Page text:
Dr. Hankins sees election as strictly corporate election (Beyond Calvinism, p. 87-88):
The idea that God, in eternity past, elected certain individuals to salvation is a fundamental tenet of Calvinism and Arminianism. The interpretation of this biblical concept needs to be revised. Quite simply, when the Bible speaks of election in the context of God’s saving action, it is always referring to corporate election, God’s decision to have a people for Himself. When the election of individuals is raised in Scripture, it is always election to a purpose or calling within God’s plans for His people as a whole. In the OT, the writers understood election to be God’s choice of Israel, yet they also clearly taught that the benefits of corporate election could only be experienced by the individual Israelite (or the particular generation of Israelites) who responded faithfully to the covenant that had been offered to the whole nation. This trajectory within the OT is unassailable. It is reinforced in the intertestamental literature and is the basis for the way election is treated in the NT. The Bible, therefore, does not speak of God’s choice of certain individuals and not others for salvation. When the Bible does speak of the salvation of individuals, its central concept is “faith,” never “election.”
He offers further, in a footnote, the following (Beyond Calvinism, p. 88):
Critics of the corporate view of election will quickly raise Rom. 8:29-30 and 9-11 (among others) in defense of their position, but the pre-temporal election of individuals is not Paul’s purpose there. Rom. 8:29-30 is setting up Paul’s point in chapters 9-11 about two groups: Jews and Gentiles. The end of Romans 8 crescendos with the greatness of salvation in Christ. Verses 29-30 articulate God’s actions toward His people from beginning to end in order to bring about His ultimate “purpose” (28): God knew He was going to have a people; He determined to bring them into existence in Christ; He actualized that people in history through His call; He justified them by faith; He has determined to bring them into resurrection glory. In light of this incredible plan to have this kind of people for Himself, Paul is heartbroken at the beginning of Romans 9 that his Jewish brothers have responded to the gospel with unbelief. The Jews appear to be “out,” and the Gentiles appear to be “in.” But God works in unexpected ways. Jews are “out” now so that the Gentiles can come “in.” But the Gentiles coming “in” will ultimately cause the Jews to come “in” at the proper time. That is why Paul will continue to preach the gospel to Jews as a part of his mission to the whole world, looking forward to the response of a remnant by faith. One thing is certain: Romans 9-11 is not teaching the election of some individuals and the reprobation of others without respect to their genuine response of faith. Ephesians 1:4, 5, and 11 function in Ephesians 2 the same way that Rom. 8:29-30 functions in Romans 9-11.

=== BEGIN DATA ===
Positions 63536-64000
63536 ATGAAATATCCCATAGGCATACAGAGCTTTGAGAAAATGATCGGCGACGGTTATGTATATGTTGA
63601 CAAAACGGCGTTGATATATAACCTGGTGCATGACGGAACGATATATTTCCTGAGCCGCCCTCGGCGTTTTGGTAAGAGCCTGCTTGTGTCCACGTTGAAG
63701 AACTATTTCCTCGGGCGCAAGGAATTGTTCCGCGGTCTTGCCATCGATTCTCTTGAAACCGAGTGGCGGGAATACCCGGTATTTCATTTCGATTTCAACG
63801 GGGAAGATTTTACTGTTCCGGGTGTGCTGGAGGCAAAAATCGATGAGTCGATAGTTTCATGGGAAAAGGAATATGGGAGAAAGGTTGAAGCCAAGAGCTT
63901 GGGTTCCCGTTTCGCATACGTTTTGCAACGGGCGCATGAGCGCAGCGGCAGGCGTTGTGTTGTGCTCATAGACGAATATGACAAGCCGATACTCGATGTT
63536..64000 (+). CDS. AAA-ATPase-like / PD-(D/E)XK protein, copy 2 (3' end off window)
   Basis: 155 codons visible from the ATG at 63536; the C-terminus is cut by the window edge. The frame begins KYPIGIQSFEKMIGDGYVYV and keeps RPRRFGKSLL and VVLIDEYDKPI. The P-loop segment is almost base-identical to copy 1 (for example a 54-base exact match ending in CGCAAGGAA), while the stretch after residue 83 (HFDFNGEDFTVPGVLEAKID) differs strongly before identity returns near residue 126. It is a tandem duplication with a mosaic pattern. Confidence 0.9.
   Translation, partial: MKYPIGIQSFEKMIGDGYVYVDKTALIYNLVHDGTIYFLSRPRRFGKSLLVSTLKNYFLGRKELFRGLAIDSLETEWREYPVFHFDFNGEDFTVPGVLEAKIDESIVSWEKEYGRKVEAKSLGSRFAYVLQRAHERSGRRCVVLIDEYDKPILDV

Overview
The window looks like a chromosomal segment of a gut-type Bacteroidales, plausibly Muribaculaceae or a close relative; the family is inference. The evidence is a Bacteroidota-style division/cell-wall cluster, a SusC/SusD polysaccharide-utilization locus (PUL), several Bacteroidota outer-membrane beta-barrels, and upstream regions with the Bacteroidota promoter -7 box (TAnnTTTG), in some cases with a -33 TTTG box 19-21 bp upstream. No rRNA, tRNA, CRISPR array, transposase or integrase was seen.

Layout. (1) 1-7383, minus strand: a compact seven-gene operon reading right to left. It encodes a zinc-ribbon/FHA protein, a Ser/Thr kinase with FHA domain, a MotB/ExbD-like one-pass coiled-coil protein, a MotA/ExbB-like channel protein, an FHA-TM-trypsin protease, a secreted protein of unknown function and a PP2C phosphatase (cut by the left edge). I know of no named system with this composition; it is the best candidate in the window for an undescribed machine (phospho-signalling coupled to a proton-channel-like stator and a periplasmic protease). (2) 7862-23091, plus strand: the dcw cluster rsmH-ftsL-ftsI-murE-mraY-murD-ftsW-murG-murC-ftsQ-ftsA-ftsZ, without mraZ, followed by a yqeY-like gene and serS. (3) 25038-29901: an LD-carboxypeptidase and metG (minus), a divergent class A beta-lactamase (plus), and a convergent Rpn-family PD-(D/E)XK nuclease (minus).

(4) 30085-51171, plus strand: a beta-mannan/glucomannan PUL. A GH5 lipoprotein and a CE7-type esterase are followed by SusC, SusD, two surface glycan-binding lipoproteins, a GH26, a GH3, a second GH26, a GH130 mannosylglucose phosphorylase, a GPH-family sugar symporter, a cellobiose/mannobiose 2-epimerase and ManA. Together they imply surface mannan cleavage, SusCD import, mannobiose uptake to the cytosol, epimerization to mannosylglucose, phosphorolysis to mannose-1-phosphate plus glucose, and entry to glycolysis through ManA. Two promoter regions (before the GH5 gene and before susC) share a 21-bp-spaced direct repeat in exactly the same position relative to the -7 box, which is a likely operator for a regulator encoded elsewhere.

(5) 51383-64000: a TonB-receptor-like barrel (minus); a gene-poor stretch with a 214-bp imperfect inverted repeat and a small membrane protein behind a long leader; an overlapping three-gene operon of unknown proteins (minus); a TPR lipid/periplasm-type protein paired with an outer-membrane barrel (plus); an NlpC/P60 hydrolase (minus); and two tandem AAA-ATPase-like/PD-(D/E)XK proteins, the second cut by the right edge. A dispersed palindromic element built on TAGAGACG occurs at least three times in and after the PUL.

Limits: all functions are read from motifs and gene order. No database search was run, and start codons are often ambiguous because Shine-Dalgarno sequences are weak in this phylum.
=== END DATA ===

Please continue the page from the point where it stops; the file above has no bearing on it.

This explanation fails to follow the line of Paul’s argument. John Piper provides a detailed, exegetical treatise in his book, The Justification of God, which thoroughly vitiates the claim of corporate election in lieu of individual election. He writes:
It is a remarkable and telling phenomenon that those who find no individual predestination to eternal life in Rom 9:6-13 cannot successfully explain the thread of Paul’s argument as it begins in Rom 9:1-5 and continues through the chapter. One looks in vain, for example, among these commentators for a cogent statement of how the corporate election of two peoples (Isreal and Edom) in Rom 9:12,13 fits together in Paul’s argument with the statement, “Not all those from Israel are Israel” (9:6b). One also looks in vain for an explanation of how the pressing problem of eternally condemned Israelites in Rom 9:3 is ameliorated by Rom 9:6-13 if these verses refer “not to salvation but to position and historical task.” I have found the impression unavoidable that doctrinal inclinations have severely limited exegetical effort and insight—not so much because the answers of these exegetes are not my own, but because of the crucial exegetical questions that simply are not posed by them…